Dawn started working internationally with Community Focused Disaster Response in the village of Komari in Sri Lanka as a volunteer in 2005. Her work in Komari instilled a passion for supporting communities to use their own expertise and experience to overcome insurmountable challenges.

Ms. Hayden is committed to the work of Veterans Community Response. She believes individual changemakers drive transformation not only within their own lives but the lives of their communities one decision at a time.



Roger vielle

Roger Vielle was raised by his grandparents on the Blackfeet reservation in Montana. After his grandparents passed, he went to a variety of Government Boarding Schools. He is currently an instructor in the American Indian Studies program at the University of Idaho in Moscow, Idaho

He has traveled all over this country and has taken the Pow Wow trail many times as a Men’s Northern Traditional Dancer. He is also a renowned speaker and story teller speaking at resorts, retreats, schools, and youth functions. He was a featured speaker at” Native America Speaks in Glacier National Park. He enjoys sharing his stories, songs and culture with all people. Roger has been a bounty hunter, private investigator, process server, counselor, youth camp director, teacher, and a case manager (just to name a few careers). Through all types of employment and locations, Roger has continued to be involved in his communities, caring for people with a special place in his heart for the youth and Veterans. He has been a counselor in life skills for youth and adult detainees. With a unique “no-nonsense”, bold approach, he has been able to reach many individuals. He also facilitates traditional circle talks, sweat lodge ceremonies, and cultural connectedness.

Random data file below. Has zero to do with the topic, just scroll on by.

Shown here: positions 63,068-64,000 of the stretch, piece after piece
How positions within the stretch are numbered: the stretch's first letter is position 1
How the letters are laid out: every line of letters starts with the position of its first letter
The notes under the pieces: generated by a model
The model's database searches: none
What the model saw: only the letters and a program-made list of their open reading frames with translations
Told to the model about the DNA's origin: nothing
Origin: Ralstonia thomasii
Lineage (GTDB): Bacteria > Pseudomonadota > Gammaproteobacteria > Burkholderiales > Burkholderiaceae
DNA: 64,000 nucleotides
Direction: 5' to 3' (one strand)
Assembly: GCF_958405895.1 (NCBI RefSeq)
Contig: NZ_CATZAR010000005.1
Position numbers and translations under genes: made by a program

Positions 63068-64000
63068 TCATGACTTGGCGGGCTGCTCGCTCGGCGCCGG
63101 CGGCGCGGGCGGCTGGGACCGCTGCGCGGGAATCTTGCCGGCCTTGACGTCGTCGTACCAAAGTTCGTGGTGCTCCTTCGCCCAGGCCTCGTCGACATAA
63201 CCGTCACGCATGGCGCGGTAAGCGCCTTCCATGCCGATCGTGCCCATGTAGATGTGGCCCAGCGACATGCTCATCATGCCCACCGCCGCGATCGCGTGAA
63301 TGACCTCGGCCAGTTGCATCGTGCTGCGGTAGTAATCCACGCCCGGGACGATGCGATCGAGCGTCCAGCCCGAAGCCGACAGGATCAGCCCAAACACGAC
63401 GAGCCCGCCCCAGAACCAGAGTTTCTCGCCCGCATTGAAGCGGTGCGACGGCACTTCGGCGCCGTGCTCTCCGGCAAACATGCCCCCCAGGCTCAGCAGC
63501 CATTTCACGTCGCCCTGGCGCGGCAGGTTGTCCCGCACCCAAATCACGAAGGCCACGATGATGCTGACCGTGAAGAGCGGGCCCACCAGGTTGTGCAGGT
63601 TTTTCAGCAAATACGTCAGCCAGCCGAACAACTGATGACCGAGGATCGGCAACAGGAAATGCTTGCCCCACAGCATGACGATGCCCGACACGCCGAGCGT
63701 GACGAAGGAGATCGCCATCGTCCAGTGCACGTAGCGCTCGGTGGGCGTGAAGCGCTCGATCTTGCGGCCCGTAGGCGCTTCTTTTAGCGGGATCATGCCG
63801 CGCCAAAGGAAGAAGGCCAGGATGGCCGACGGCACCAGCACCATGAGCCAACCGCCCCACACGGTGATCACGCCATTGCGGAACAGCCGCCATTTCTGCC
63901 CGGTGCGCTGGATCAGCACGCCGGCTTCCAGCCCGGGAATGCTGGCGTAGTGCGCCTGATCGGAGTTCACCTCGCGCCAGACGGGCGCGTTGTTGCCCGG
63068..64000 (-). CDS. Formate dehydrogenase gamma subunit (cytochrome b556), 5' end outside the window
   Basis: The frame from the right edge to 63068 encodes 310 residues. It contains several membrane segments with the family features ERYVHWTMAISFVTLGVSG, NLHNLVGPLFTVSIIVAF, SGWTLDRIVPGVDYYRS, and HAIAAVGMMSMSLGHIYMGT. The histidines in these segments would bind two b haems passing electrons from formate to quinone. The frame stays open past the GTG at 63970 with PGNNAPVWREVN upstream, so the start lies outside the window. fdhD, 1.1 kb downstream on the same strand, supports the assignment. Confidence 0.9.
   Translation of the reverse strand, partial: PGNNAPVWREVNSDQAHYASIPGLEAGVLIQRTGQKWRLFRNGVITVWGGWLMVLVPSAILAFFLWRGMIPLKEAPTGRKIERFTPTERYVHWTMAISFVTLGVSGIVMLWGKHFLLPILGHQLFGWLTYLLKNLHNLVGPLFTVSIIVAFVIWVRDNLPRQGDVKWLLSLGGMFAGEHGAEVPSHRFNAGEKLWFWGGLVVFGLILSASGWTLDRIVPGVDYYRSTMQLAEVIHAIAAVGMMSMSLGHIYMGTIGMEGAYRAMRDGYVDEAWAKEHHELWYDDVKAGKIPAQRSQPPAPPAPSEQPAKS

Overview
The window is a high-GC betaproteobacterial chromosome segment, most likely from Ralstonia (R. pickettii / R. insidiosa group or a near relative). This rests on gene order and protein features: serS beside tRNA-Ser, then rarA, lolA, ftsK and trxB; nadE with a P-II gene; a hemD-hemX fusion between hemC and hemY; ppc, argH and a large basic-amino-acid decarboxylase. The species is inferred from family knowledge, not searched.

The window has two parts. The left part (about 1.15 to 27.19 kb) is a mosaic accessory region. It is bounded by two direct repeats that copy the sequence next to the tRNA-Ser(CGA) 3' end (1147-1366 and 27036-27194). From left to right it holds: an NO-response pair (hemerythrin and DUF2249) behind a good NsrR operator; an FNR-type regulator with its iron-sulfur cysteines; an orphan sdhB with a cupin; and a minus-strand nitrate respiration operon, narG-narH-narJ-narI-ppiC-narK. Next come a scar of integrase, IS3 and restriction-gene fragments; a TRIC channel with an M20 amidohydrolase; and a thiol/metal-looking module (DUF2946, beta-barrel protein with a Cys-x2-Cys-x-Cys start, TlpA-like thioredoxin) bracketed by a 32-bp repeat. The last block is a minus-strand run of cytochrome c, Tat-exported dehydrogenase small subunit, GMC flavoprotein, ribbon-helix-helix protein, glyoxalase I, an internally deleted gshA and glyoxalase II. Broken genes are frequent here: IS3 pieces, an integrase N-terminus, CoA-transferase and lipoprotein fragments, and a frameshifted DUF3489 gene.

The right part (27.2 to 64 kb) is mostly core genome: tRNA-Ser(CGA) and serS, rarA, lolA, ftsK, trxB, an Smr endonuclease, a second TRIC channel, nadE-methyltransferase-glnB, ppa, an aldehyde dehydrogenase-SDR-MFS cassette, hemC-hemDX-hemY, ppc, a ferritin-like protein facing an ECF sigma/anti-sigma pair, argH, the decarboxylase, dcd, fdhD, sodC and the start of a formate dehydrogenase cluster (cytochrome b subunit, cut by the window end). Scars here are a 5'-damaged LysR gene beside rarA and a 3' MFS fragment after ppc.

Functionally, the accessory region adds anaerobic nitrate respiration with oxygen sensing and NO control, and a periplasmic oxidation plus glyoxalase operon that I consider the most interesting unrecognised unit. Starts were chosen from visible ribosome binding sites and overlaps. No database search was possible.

He has been a Board member since 2009 with BTYR and also the Native Spiritual Advisor for the organization. Amongst other duties with VCR he is the builder and facilitator of the Sweat Lodges for the Retreats.

He is a U.S. Army Veteran and specially trained Tribal Veterans’ Rep. He lives with his wife and two dogs and they all enjoy traveling around the country doing various speaking engagements, trainings, and attending Pow wows.